To validate a JWT, we can use a combination of Node.js packages provided by SAP. First, we use @sap/xsenv to load the XSUAA environment our NuxtJS application is bound to via an application binding in Cloud Foundry (see its manifest.yaml). An application binding essentially means that service instance credentials are stored in the environment variables of an application, which is why the corresponding method is fittingly called xsenv.loadEnv(). Now that we have the XSUAA environment, we can use the second package @sap/xssec to create a security context and pass it the token we received via the req.header.authorization object from the Approuter. The xssec.createSecurityContext() method sends a request to the XSUAA instance that validates it. This is a so called "online validation". If there is no token or the token is invalid, an unauthorized error is returned. If a valid token is present, the middleware is exited without errors and the user gets to the UI of the application. This what the whole middleware/auth.js file looks like:
var xssec = require('@sap/xssec')
var xsenv = require('@sap/xsenv')

export default function (context) {

const {
} = context

const unauthorized = () => {
return error({
statusCode: 401,
message: "401 - Unauthorized"

if (!req.headers.authorization) {
} else {
// splitting "Bearer " from the header
const token = req.headers.authorization.split(" ")[1]
xsenv.getServices({ xsuaa: { tag: 'xsuaa' } }).xsuaa,
function (error, securityContext, tokenInfo) {
if (error) {


There is also the possibility to validate the token offline with a package like jsonwebtoken (see method jwt.verify()). In this case, the public key of the XSUAA instance is used validate the signature of a token via an algorithm - all done locally without an external request (offline).


Developing Locally

The described architecture requires application bindings of the Approuter and the NuxtJS application to the XSUAA instance. You might be wondering how this can be achieved locally. As already stated earlier, an application binding is essentially achieved by storing the service instance credentials in the environment variable of an application. We can do exactly that to run the scenario locally.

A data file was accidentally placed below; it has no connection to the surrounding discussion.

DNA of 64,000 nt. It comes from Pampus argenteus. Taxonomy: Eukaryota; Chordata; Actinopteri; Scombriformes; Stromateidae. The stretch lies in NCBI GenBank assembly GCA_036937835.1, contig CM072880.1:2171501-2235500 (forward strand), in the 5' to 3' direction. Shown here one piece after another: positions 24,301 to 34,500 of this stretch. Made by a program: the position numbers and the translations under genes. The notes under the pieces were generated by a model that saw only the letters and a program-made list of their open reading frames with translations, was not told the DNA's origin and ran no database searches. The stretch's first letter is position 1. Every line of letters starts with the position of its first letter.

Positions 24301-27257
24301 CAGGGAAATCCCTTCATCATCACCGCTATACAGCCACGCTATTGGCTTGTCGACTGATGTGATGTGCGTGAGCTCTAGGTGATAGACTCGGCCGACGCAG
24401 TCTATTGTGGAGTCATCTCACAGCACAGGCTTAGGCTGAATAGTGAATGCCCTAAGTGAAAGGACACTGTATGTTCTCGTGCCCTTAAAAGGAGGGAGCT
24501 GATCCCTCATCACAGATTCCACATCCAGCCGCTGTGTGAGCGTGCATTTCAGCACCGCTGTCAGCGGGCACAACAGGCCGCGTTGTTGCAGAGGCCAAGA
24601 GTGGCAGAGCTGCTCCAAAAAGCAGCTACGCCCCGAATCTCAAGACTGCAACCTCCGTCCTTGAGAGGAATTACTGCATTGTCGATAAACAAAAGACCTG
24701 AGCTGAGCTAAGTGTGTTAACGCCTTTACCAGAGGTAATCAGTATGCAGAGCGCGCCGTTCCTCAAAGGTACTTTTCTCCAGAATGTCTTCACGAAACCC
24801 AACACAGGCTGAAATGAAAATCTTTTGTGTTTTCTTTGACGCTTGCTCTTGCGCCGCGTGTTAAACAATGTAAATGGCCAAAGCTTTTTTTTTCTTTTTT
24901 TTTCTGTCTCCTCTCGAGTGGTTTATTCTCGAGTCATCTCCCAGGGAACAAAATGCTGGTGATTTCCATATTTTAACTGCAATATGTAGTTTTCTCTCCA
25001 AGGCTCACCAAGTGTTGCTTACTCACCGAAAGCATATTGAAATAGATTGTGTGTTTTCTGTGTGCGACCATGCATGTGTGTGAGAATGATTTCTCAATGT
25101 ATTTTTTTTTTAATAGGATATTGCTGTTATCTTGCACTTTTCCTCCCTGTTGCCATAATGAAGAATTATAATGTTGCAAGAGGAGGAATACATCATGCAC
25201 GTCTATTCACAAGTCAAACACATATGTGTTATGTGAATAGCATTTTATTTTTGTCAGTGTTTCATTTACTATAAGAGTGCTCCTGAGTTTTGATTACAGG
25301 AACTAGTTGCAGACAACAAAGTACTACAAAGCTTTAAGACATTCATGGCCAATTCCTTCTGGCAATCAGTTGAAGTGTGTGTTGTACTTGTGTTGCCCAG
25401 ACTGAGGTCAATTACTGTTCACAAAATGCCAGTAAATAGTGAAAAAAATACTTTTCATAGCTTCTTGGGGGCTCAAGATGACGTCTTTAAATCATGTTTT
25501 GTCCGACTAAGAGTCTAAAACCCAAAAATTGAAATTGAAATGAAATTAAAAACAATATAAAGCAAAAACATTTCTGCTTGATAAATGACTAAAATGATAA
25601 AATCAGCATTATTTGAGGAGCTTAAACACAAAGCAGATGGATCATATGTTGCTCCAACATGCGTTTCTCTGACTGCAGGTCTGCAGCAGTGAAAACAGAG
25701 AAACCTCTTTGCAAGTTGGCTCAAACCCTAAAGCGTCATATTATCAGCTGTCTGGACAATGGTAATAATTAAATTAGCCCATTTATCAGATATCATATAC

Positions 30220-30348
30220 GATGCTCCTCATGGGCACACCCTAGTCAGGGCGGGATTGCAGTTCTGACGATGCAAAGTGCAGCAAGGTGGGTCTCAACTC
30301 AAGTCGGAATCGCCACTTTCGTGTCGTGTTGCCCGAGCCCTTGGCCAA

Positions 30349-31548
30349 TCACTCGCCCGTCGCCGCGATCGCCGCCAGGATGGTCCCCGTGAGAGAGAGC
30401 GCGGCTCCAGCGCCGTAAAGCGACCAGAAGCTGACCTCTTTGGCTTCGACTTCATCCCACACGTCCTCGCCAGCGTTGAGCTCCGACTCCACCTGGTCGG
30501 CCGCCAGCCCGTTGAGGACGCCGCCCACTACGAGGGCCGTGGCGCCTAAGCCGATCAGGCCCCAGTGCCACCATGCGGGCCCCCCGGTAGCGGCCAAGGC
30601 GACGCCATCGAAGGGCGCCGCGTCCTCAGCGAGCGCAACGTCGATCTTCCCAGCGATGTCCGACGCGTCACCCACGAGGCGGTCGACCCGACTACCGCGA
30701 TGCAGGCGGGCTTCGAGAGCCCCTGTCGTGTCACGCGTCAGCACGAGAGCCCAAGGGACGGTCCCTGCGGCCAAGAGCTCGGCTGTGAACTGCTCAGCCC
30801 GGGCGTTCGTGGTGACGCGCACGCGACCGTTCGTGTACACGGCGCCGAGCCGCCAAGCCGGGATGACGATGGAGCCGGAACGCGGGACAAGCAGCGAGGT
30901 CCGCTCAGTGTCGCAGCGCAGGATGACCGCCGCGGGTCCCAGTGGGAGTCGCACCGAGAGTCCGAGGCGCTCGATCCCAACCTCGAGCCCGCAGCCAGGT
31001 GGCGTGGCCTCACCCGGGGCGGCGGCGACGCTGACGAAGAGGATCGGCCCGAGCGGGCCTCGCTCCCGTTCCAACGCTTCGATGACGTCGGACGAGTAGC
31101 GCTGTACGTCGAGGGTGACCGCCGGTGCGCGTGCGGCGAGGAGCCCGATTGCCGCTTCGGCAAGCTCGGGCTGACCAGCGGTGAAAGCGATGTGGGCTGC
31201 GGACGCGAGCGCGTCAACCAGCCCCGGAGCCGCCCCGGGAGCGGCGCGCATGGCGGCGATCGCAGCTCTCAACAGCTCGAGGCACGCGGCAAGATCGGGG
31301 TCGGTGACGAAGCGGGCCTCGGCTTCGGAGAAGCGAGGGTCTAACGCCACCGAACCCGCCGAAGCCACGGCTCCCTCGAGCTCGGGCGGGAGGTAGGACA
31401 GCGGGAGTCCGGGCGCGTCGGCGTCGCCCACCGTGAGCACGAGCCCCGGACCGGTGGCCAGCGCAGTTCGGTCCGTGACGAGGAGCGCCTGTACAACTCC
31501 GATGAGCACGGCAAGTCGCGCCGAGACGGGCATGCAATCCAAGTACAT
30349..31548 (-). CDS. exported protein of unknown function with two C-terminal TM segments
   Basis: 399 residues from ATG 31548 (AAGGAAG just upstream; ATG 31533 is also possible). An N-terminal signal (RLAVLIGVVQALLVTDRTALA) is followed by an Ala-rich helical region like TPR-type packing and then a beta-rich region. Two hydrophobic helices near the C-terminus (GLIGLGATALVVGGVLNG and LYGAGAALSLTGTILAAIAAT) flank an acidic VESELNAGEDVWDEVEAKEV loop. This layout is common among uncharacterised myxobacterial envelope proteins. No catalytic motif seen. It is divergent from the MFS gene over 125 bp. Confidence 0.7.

First, we have to deploy the whole architecture once, so that Cloud Foundry generates the environment variables. To do that, run the following command in the approuter/ directory:
sh && cf push


Once the Approuter is deployed, run the following command in the nuxt/ directory:
npm install && npm run build && cf push


Now we can get the environment variable from the deployed Approuter:
cf env approuter-nuxt


Copy the output (only the VCAP_SERVICES object is required) in a new default-env.json in the approuter/ directory. Also add the required destination information and the port environment variable to make sure our Approuter runs on the port that is whitelisted for the XSUAA instance. The file should look like this:
"PORT": 5001,
"destinations": [
"name": "nuxt",
"url": "",
"forwardAuthToken": true
"xsuaa": [ ... ]


We can now continue with the NuxtJS application and get its environment variables:
cf env nuxt


Again, copy the output (only the VCAP_SERVICES object is required) in a new default-env.json - but this time in the nuxt/ directory. The file should look like this:
"xsuaa": [ ... ]


Now we can start both applications in separate terminals. Run the following command in the approuter/ directory:
npm start


Run the following command (in a separate terminal) in the nuxt/ directory:
npm run dev


Voila, we now have set-up both application to run just like they do in the cloud and can start developing. You should notice you get redirected to the XSUAA instance when accessing the Approuter at http://localhost:5001.

I hope you enjoyed this blog post. Hopefully you learned a little something about how to verify JSON Web Tokens from the SAP Approuter or an XSUAA instance more generally.

Feel free to reach out in case you have any questions.

Stay tuned for more blog posts covering the basics of Cloud Foundry.